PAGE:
We contacted the Insurance Council of Australia (ICA) when we caught wind of this phenomenon and were told the sharp increase are the results of a wholesale reassessment of risk and an effort to renew the industry's capital reserves after one of the worst years on record and a resulting bad business outlook for the industry.

2011 – a very bad year

With eight officially declared catastrophes in Australia in 2011, the industry was expected to pay out more than $4.9 billion when the numbers are finalised - compared with $2.1 billion in 2010, an ICA spokesperson told us.

"The costs of natural disasters will inevitably have an effect on insurance premiums as companies adjust their pricing to take account of individual risk levels and increasing costs of reinsurance. The size of any premium change will depend on the insurer."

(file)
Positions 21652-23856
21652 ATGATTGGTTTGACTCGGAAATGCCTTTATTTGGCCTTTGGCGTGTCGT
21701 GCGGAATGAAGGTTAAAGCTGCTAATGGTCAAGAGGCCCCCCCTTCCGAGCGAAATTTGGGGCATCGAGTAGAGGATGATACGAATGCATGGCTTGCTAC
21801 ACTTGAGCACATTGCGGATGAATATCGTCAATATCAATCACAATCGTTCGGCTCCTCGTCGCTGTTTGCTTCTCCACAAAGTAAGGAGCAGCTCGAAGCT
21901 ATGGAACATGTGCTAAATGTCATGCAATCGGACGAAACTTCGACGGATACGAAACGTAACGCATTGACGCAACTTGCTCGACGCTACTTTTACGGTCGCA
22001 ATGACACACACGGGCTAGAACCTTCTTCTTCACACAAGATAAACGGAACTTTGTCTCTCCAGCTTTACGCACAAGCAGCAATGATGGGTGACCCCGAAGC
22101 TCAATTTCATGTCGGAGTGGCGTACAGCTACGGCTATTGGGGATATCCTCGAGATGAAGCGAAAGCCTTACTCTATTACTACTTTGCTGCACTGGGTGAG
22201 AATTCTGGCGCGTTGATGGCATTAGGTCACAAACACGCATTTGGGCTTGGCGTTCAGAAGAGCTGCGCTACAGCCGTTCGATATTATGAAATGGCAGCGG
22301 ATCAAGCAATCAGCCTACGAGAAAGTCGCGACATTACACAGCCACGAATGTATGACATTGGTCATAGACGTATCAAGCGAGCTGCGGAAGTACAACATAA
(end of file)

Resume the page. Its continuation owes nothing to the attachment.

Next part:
How about those profits?

An increase in premiums because of an increase in risk may sound reasonable, but apparently the addition of flood cover is not the only reason for the doubling or tripling of premiums. According to the ICA, it's also related to the industry's reshaping of risk assessment and attention to profit margins, irrespective of whether particular homes are at risk.

The ICA spokesperson also dismissed the idea of a 1-in-100 year risk and said flood mapping by itself was not a conclusive indicator.

Convenient reasoning

The insurance industry can't get its story straight when it comes to explaining the sharp premium increases. Mandatory flood cover is the pretext, but companies have been cagey about how they've determined the risk. Worse, it's not clear that risk has anything to do with it. The explanation, it seems, is "just trust us!".